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dc.contributor.authorKlopfer, Scott Donalden_US
dc.date.accessioned2014-03-14T20:52:11Z
dc.date.available2014-03-14T20:52:11Z
dc.date.issued1997-07-25en_US
dc.identifier.otheretd-7197-113632en_US
dc.identifier.urihttp://hdl.handle.net/10919/36915
dc.description.abstractInsolation, Precipitation, and Moisture Maps for a Virginia Geographic Information System by Scott Donald Klopfer Robert H. Giles, Jr. Chair Fisheries and Wildlife Sciences (ABSTRACT) Climate information is valuable in understanding the ecology of systems affecting wildlife. This information is often unavailable at the landscape scale. This study evaluated the applicability of several climate factor estimates at the landscape-scale, and illustrated the usefulness of estimated climate factors in ecological investigations.

Climate variables estimated for each month of the year were solar radiation, temperature, precipitation, and potential evapotranspiration. Map layers for combined temperature and precipitation, and a moisture index were also created.

Accuracy of the estimates for temperature and precipitation for each 300 m x 300 m pixel were quantitatively assessed. The methods used estimated mean monthly temperature within 1 degree C. Precipitation estimates were within 9 mm of actual recorded value. The estimates for monthly solar radiation were qualitatively assessed, and provided a reason able relative index to actual solar radiation. Estimates of potential evapotranspiration were determined to be reasonably accurate.

Landscape-scale estimated climate factors were used in 2 case studies. The first used logistic regression to examine the importance of climate factors to the observed distribution of 21 select forest cover-types in Virginia. The second compared the observed climate characteristics for the distributions of 3 species of terrestrial salamanders in Virginia. Winter temperature was the most important climate variable in determining forest cover-type distribution. Several differences in the climate characteristics of the 3 salamander distributions were observed and discussed. The conclusions of this study were that landscape-scale climate factors can be accurately estimated, and the estimates may be helpful in ecological investigations.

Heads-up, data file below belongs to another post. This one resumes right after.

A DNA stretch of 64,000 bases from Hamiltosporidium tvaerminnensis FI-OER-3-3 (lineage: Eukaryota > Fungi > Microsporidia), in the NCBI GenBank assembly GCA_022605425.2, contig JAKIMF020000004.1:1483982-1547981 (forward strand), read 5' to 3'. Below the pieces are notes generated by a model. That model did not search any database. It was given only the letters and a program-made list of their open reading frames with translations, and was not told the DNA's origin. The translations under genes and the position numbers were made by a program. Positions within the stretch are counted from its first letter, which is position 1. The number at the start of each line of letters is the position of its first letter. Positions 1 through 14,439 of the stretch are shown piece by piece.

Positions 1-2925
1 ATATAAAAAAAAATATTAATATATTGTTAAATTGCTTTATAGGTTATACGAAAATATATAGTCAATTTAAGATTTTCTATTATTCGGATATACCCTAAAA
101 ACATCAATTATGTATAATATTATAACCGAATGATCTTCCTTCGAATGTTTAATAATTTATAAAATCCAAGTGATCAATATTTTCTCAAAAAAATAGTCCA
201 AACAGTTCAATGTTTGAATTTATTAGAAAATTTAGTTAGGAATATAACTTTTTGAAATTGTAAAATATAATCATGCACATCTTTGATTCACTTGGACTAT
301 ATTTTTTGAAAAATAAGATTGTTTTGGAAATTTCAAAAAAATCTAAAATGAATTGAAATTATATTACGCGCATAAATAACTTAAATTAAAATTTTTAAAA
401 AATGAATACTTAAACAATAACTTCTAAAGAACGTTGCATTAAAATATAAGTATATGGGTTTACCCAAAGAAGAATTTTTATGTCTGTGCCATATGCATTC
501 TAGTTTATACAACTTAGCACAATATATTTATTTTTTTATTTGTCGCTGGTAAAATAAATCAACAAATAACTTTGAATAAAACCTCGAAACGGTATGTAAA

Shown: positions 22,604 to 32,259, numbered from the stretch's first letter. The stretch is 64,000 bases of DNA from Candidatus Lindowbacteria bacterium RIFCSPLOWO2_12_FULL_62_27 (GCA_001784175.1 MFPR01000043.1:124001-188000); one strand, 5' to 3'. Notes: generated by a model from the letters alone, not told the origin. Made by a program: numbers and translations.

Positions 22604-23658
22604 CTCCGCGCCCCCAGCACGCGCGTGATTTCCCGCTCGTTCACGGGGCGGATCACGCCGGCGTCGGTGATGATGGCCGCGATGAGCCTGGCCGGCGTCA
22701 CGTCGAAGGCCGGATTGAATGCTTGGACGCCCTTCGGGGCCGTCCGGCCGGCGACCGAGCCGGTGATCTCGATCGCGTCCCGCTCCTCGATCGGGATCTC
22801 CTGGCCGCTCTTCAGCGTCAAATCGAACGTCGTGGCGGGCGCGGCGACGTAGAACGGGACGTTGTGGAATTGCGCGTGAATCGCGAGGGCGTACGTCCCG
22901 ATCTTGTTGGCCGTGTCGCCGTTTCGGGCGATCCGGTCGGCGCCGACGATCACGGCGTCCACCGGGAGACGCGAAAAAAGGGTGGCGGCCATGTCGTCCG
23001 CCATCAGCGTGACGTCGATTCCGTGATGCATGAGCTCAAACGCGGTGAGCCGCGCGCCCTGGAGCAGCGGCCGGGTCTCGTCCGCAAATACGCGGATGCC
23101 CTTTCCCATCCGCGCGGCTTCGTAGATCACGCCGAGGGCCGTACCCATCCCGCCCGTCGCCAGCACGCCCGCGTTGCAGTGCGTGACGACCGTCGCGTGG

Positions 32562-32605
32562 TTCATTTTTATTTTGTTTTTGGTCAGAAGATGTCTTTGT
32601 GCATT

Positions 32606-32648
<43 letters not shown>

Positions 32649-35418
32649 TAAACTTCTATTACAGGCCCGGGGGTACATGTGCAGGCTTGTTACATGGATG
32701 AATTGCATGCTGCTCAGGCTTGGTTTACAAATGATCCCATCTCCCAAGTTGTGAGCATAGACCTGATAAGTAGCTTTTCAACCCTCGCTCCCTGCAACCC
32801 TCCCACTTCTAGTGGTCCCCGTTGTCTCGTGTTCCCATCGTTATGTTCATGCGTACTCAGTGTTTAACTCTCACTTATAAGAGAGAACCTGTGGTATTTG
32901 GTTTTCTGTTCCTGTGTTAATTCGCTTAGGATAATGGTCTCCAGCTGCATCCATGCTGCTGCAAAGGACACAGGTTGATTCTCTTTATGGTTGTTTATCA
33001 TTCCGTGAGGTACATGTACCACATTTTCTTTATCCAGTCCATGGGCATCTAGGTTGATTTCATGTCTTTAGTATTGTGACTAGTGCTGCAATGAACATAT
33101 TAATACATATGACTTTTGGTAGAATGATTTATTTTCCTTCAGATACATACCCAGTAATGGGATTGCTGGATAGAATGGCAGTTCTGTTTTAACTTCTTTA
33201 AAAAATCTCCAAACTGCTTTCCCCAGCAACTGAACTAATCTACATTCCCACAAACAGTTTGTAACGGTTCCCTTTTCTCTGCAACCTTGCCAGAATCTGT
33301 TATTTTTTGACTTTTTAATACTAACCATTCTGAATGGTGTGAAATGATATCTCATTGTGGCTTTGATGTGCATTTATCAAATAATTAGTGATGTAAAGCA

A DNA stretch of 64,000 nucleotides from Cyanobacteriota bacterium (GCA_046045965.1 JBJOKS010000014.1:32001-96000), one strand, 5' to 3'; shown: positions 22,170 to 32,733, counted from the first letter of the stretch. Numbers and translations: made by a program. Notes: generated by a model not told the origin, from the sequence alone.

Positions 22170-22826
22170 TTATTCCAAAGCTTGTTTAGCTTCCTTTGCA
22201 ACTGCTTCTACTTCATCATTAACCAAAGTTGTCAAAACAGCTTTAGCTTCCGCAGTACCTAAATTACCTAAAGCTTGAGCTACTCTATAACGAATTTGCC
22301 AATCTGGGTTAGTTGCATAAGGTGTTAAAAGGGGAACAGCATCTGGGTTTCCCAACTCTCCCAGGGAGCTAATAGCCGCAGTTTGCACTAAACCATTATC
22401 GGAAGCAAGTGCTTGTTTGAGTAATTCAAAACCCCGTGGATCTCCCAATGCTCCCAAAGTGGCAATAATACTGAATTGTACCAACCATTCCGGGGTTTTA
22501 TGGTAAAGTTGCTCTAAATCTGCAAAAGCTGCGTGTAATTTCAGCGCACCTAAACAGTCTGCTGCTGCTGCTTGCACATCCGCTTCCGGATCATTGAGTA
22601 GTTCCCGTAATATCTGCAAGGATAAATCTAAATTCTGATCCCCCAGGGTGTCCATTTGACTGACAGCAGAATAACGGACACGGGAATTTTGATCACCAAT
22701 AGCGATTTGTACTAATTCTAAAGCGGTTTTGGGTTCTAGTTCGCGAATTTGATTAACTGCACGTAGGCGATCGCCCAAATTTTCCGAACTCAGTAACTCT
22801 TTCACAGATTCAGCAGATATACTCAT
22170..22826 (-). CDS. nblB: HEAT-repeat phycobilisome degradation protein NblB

en_US
dc.publisherVirginia Techen_US
dc.relation.haspartETD04.PDFen_US
dc.rightsI hereby grant to Virginia Tech or its agents the right to archive and to make available my thesis or dissertation in whole or in part in the University Libraries in all forms of media, now or hereafter known. I retain all proprietary rights, such as patent rights. I also retain the right to use in future works (such as articles or books) all or part of this thesis or dissertation.en_US
dc.subjectClimateen_US
dc.subjectecological modelingen_US
dc.subjectlandscapeen_US
dc.subjectpotential evapotranspirationen_US
dc.subjectprecipitationen_US
dc.subjectsolar radiationen_US
dc.subjecttemperatureen_US
dc.subjectdistributionen_US
dc.titleInsolation, Precipitation, and Moisture Maps for a Virginia Geographic Information Systemen_US
dc.typeThesisen_US
dc.contributor.departmentFisheries and Wildlife Sciencesen_US
dc.description.degreeMaster of Scienceen_US
thesis.degree.nameMaster of Scienceen_US
thesis.degree.levelmastersen_US
thesis.degree.grantorVirginia Polytechnic Institute and State Universityen_US
thesis.degree.disciplineFisheries and Wildlife Sciencesen_US
dc.contributor.committeechairGiles, Robert H. Jr.en_US
dc.contributor.committeememberCross, Gerald H.en_US
dc.contributor.committeememberOderwald, Richard G.en_US
dc.identifier.sourceurlhttp://scholar.lib.vt.edu/theses/available/etd-7197-113632/en_US
dc.date.sdate1997-07-25en_US
dc.date.rdate1997-08-18
dc.date.adate1997-08-18en_US


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